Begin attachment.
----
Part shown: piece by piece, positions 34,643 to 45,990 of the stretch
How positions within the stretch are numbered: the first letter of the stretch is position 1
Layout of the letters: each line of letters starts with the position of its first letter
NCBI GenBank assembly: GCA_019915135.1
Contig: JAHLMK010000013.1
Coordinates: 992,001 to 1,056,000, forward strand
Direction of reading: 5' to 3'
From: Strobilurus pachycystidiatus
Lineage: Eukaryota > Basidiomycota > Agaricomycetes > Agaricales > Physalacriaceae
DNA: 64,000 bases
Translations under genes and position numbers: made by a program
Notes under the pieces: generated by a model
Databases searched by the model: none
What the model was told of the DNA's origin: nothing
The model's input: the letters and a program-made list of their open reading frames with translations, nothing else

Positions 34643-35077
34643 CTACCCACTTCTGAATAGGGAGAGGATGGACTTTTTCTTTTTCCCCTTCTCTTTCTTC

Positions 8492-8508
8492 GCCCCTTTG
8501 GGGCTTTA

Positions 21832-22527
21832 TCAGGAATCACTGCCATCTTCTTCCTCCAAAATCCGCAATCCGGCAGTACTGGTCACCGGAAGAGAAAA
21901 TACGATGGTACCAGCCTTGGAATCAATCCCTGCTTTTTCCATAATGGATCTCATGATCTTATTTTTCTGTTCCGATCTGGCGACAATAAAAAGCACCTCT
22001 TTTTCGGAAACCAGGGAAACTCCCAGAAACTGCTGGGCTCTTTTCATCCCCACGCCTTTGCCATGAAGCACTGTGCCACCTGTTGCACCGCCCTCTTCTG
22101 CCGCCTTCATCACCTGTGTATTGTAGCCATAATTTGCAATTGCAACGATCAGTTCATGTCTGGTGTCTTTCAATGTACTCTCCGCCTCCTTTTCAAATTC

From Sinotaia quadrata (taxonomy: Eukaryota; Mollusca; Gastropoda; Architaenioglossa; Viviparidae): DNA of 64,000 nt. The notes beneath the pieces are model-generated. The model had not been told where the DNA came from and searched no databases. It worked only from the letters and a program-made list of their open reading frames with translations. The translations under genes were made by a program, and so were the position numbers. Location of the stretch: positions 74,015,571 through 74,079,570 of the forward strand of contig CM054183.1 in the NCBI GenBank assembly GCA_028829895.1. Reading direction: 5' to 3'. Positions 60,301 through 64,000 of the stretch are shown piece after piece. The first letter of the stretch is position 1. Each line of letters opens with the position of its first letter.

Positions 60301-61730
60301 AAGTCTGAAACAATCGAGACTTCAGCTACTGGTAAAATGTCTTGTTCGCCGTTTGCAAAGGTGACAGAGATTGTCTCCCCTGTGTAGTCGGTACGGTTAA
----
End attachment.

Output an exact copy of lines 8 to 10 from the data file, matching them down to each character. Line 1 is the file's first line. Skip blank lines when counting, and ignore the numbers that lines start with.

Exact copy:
From: Strobilurus pachycystidiatus
Lineage: Eukaryota > Basidiomycota > Agaricomycetes > Agaricales > Physalacriaceae
DNA: 64,000 bases